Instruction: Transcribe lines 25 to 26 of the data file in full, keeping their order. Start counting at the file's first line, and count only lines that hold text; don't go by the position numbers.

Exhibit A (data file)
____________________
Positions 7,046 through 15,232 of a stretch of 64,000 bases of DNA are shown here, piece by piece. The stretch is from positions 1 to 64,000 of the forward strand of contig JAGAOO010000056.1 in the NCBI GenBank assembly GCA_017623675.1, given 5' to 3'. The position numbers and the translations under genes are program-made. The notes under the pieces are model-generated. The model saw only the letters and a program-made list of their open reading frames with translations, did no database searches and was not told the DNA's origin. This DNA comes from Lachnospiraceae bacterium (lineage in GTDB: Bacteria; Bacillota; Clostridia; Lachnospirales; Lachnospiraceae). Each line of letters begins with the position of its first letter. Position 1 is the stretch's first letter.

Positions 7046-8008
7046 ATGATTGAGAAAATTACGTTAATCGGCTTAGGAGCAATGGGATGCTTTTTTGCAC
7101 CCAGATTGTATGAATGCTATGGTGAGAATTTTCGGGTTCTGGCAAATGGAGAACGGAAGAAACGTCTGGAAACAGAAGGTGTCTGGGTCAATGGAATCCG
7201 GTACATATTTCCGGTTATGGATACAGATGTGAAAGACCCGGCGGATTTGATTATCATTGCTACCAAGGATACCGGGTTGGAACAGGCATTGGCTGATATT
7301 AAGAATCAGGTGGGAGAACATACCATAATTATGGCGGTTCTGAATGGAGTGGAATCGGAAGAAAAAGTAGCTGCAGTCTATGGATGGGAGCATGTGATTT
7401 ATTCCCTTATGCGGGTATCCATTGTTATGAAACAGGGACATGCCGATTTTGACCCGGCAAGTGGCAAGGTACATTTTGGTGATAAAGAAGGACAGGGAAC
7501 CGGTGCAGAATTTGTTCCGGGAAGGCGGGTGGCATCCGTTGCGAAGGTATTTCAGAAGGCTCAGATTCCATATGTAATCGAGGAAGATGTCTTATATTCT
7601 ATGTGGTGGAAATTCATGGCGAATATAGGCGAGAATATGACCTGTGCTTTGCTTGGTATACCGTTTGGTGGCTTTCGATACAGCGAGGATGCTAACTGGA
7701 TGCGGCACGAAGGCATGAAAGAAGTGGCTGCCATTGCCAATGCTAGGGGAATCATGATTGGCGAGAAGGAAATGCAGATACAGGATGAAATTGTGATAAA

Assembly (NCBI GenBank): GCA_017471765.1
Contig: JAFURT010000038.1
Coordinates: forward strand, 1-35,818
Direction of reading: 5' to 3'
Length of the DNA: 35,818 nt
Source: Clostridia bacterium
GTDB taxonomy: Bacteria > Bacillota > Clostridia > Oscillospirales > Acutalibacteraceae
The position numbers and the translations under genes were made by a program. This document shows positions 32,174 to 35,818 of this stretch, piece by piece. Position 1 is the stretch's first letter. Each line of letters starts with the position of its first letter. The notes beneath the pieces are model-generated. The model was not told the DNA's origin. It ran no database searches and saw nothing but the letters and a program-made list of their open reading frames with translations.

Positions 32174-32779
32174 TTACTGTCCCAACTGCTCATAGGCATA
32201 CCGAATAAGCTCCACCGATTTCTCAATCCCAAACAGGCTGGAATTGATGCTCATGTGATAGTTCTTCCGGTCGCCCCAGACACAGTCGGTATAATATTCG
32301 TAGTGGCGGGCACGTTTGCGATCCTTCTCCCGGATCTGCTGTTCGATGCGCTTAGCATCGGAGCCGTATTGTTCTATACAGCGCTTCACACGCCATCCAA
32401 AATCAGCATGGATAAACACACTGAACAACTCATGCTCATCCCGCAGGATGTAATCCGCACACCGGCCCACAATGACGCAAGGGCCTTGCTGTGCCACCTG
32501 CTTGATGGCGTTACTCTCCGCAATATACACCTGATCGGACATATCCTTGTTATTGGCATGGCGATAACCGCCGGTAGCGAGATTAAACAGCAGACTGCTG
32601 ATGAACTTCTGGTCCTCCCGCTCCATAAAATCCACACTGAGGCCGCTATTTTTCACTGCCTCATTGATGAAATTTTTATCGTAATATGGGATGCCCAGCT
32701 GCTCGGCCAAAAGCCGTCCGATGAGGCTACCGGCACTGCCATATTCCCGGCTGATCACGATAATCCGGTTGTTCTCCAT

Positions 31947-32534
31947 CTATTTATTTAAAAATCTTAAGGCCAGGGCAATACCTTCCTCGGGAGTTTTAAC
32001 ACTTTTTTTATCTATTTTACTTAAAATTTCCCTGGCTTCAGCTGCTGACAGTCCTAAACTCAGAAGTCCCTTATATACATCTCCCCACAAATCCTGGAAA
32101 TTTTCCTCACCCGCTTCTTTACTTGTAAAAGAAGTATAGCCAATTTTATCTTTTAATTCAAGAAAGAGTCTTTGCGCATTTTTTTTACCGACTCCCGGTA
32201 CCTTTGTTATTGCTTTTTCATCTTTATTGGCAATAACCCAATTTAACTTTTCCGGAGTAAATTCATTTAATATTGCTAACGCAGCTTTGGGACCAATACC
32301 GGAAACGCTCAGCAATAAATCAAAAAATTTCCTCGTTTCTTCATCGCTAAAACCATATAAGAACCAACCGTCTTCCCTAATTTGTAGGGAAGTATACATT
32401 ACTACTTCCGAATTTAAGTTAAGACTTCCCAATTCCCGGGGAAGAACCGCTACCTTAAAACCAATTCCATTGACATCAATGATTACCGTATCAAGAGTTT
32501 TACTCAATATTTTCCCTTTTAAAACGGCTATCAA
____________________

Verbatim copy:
32601 ATGAACTTCTGGTCCTCCCGCTCCATAAAATCCACACTGAGGCCGCTATTTTTCACTGCCTCATTGATGAAATTTTTATCGTAATATGGGATGCCCAGCT
32701 GCTCGGCCAAAAGCCGTCCGATGAGGCTACCGGCACTGCCATATTCCCGGCTGATCACGATAATCCGGTTGTTCTCCAT